In Dublin, Ireland were denied their second win of the competition when Louis Picamoles barged his way over in the 74th minute before Frederic Michalak slotted the conversion for a 13-13 draw.
And Kidney admitted that for his players it felt like another defeat, having previously lost to England and Scotland, but he hopes it's not the end of an era just yet.
"It is a decision for Brian obviously, but I am hoping it won't be his last as he is such a huge asset," said Kidney.
"It is frustrating we did not manage to close out the deal.
"It was the type of game where chances were at a premium and it is all about taking chances. These games can be decided on tiny margins.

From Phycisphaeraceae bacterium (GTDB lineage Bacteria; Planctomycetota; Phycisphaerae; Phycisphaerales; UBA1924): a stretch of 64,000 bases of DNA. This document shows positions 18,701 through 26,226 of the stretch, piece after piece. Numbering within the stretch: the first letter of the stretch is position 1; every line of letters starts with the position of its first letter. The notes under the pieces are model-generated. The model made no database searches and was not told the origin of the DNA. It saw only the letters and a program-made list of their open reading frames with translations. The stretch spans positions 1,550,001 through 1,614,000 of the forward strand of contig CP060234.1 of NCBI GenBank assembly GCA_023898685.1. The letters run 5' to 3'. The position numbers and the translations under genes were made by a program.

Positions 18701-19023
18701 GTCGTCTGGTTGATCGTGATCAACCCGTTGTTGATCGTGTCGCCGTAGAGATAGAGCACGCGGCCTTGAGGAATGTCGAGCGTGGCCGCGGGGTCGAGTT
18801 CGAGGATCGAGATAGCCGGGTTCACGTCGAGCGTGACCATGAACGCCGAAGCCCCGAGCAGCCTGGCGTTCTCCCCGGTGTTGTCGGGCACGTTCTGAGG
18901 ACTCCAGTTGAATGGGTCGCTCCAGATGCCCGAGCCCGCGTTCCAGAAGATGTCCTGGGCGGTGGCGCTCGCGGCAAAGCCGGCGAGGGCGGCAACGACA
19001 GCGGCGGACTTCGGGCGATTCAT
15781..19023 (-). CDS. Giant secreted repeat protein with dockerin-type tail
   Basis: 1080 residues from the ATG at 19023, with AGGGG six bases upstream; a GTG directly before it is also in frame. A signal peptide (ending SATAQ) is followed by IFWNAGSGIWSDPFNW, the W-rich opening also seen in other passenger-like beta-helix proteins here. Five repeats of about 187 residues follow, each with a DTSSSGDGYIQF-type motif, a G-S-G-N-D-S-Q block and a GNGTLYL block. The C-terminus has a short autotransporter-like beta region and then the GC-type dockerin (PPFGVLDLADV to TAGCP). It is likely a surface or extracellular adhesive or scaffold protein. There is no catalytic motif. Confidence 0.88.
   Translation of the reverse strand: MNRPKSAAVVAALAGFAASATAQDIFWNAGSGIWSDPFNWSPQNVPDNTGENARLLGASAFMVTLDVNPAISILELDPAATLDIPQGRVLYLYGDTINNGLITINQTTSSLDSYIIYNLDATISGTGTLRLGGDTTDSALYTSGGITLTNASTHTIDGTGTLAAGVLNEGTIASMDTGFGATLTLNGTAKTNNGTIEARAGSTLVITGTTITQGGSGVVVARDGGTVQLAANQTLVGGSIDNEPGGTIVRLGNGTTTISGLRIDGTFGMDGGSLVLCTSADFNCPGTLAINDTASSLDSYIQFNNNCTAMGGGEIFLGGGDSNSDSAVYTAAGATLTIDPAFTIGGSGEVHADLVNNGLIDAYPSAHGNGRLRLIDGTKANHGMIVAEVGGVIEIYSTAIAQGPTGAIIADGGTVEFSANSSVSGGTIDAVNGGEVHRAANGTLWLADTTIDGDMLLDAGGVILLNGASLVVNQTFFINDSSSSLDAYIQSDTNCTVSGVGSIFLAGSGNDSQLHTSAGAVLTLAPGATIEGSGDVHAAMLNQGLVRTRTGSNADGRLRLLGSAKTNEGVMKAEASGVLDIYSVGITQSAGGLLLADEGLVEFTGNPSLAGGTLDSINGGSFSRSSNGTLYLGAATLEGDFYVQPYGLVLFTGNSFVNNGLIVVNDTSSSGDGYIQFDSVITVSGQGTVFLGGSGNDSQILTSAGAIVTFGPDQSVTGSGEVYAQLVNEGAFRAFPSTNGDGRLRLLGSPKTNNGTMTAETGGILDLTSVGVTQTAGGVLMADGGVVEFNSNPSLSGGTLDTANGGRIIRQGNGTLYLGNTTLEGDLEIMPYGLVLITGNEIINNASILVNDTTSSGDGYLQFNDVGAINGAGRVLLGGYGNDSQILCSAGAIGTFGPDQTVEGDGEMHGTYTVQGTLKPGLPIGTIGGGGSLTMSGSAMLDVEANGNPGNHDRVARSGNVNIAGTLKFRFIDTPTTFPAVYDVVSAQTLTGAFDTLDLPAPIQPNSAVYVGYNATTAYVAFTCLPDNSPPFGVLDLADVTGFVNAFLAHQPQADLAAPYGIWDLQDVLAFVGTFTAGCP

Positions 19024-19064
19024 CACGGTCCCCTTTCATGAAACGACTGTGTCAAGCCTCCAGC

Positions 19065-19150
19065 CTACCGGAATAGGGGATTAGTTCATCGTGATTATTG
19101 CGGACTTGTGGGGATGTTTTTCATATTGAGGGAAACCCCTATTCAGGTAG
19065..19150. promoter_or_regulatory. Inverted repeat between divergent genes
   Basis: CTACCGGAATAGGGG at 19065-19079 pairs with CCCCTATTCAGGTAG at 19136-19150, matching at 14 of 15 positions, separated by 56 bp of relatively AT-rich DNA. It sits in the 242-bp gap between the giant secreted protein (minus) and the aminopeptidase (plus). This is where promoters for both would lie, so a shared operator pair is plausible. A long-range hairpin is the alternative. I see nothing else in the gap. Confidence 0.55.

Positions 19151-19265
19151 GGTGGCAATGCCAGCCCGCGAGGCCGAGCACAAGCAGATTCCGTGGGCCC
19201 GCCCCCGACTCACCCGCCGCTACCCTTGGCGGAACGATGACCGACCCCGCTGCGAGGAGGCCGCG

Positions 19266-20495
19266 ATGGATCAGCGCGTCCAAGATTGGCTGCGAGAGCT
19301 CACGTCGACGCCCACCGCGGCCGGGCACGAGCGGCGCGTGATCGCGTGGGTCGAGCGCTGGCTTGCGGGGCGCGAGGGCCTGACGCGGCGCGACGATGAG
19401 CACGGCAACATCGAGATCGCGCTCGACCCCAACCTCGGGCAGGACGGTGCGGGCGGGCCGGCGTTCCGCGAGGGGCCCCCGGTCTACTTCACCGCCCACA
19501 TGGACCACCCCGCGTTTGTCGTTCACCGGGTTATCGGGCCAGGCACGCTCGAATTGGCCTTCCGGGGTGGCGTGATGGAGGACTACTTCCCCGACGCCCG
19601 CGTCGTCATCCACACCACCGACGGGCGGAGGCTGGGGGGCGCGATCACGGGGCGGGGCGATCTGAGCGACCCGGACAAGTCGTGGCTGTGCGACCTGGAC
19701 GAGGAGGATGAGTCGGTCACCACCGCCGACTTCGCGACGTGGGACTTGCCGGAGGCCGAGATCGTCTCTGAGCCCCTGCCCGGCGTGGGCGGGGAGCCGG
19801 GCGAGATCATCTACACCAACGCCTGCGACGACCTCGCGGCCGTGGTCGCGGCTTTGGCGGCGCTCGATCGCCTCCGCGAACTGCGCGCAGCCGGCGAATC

"The players have taken everything that's been thrown at them and just got on with it.
"So to put our foot forward like that and be creating in the way we are doing actually adds to the frustration.
"The players are down, but that's the measure of how much they push themselves and why I stand by them so much.
"In another time the team would be so much stronger for what's happening at the moment."
The draw with France came at a cost for Kidney who saw Eoin Reddan, Luke Marshall, Donnacha Ryan, O'Driscoll, Peter O'Mahony, Conor Murray and Fergus McFadden all pick up knocks to add to an already lengthy injury list.
Kidney added: "I've never experienced an injury run like this, but you work your way through and I spoke to (captain) Jamie Heaslip about it and we agreed not complain."